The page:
Separation Anxiety in Dogs
last updated 17th, Aug 2009,
Separation Anxiety in Dogs
Your dog may look happy when you return, but in truth it's excitable, maybe experiencing mental anguish, and possibly not healthy.
Did you know that separation anxiety is the second most common reason why dogs are given up by their owners?
Separation anxiety can occur in any breed and at any age.
Dogs are pack animals and it is not natural for a dog to be left alone. Dogs can react to a lack of exercise and/or the stress of being separated from their "pack member(s)" by becoming upset, destructive, barking continuously, or eliminating in the house. The degrees can vary, and your dog may only do one, or perhaps all of the behaviors. You may be mistaking the behaviors as "Breed Traits" when in reality it is mental anguish. You may see personality changes in your pet as well. He may become aggressive, or shy. They may become depressed and can even make themselves sick.
They may begin to chew on parts of their own body. Our neighbor's German Shepherd chewed on his tail so much that it had to be amputated. He had recently lost his favorite "pack member" and obviously didn't have another strong enough pack leader, to take its place. My own rescued schnauzer, perfect as she is, will occasionally dump out our garbage and spread it all through the house. This too, although it does not happen often, is separation anxiety because it only happens when we leave the house.
In order to stop our dogs from having separation anxiety, we first need to understand what is causing it. Two of the more common reasons this can occur are... (and the cause can be either or both of these).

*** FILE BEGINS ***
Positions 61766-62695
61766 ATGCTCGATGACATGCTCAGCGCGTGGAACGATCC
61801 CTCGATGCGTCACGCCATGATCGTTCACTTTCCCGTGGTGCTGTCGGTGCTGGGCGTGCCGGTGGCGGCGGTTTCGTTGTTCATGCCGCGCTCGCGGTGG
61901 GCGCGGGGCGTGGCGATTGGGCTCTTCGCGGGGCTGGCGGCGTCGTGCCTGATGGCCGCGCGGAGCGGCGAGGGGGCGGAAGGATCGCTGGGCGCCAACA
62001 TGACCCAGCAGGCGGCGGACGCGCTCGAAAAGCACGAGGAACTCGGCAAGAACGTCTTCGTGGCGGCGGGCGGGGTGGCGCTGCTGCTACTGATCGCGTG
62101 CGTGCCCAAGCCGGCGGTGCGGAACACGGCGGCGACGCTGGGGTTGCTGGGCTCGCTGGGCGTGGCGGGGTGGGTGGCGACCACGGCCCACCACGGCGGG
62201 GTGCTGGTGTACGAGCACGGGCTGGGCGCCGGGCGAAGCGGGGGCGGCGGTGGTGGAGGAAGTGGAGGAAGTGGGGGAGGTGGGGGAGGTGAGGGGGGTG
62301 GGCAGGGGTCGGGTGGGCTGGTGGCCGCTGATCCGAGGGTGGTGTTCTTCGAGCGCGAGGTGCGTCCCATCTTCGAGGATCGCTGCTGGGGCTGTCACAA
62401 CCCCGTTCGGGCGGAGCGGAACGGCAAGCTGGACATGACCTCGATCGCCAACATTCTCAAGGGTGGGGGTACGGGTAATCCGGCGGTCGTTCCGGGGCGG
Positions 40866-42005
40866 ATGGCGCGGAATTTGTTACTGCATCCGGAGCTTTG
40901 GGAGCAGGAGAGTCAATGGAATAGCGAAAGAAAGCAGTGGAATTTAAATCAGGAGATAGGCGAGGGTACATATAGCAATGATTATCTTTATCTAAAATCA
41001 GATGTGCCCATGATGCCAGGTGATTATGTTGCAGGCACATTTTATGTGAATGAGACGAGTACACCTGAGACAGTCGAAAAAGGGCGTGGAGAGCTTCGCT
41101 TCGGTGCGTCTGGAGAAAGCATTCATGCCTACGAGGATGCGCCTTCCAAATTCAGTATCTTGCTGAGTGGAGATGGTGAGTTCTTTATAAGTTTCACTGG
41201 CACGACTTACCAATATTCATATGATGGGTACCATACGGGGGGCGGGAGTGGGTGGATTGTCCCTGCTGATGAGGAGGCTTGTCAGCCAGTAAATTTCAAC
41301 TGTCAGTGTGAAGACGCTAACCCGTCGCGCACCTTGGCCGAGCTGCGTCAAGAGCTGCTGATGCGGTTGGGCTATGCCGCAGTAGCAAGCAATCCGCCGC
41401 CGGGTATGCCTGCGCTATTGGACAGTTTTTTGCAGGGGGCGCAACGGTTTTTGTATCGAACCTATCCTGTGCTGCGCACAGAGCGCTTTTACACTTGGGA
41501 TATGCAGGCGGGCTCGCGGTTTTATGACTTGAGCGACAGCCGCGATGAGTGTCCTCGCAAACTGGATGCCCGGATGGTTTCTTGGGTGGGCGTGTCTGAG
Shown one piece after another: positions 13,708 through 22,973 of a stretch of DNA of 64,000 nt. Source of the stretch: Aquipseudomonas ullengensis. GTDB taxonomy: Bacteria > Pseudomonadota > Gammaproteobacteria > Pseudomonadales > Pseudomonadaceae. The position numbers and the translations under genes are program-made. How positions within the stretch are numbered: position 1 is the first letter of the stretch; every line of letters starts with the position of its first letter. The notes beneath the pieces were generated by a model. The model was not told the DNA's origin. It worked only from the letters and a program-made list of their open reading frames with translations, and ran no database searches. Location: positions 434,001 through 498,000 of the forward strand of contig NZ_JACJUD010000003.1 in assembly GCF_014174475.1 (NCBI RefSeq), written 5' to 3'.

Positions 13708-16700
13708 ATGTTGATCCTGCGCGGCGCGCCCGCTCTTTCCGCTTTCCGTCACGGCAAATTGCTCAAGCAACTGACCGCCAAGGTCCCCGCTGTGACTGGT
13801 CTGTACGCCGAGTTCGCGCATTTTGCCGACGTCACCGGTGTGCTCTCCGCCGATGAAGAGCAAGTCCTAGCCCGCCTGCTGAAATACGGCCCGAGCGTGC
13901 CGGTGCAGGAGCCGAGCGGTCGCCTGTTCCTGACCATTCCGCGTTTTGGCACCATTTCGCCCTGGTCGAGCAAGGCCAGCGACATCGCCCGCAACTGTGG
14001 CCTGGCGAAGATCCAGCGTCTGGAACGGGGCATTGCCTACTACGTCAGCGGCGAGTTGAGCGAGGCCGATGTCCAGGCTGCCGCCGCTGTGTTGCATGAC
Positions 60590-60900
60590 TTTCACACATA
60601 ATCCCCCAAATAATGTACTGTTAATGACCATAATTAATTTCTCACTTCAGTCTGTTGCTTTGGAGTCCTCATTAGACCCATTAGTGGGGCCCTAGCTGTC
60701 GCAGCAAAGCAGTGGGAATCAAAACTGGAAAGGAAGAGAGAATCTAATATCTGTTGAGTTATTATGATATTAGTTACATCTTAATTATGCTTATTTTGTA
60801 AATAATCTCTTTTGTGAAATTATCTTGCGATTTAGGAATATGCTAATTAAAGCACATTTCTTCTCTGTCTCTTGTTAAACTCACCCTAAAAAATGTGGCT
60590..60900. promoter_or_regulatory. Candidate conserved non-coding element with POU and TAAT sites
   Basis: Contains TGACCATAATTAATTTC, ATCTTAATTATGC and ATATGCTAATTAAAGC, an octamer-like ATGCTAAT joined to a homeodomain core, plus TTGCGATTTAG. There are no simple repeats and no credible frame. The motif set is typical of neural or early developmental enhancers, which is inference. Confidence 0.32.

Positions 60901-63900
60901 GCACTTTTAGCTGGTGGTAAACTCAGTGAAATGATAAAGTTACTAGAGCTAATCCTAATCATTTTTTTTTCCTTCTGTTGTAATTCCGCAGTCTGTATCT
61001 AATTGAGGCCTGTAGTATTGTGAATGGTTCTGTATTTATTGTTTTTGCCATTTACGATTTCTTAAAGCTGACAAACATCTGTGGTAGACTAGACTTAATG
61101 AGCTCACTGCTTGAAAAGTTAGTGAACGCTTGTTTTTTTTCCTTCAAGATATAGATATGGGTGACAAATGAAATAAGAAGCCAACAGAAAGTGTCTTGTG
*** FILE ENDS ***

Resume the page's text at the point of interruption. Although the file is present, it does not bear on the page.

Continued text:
The number one cause of separation anxiety is a human’s lack of leadership. We humans more often than not tend to treat our fellow canine family members like humans. In a pack, the leader is allowed to leave. However, the followers never leave the leader. If your dog is instinctually seeing you as their follower and you leave them, it causes so much mental anguish that a dog often takes it out on your house or themselves.
The dog sees themselves as the one who is responsible for the pack and when the pack has left the house they get in a panic because they are afraid that something might happen to their pack members for which they are responsible for. When a dog accepts you as pack leader separation anxiety will not exist. However, the issue of separation anxiety is not always solely one of a leadership issue.
Separation anxiety can also be due to a lack of exercise. A build up of energy being stored within the dog can bring about multiple behavioral issues. When you leave, it intensifies their stress and they act out because they do not know what else to do with this built up energy. Walk your dog in the morning before they eat and again at night. For the walk to be successful, your dog needs to be focused on their owner, their pack leader. Therefore, the dog should not be pulling in front of you. The dog should be walking beside or behind you, following YOU as opposed to you following THEM.
If your dog heel beside or behind you, the walk will not accomplish its intended goal. When a dog walks with theiryou allow the dog to pull in front, you are once again re-enforcing to your dog that they are alpha over you. Instinctually, the pack leader goes first. If you do not make mind focused on the owner, they are releasing both physical and mental energy. This works their brain and also fulfills their canine instinct, but also relieves them of the responsibility of having to provide leadership in a human society, which the dog is really not equipped to do. I suggest you spend some tine with your pets. The time you spend will less your dog’s future problems.
Since it is not natural for a pack animal to be left alone, this can also occur in a submissive dog who does see you as the leader, but who is not completely secure within his pack.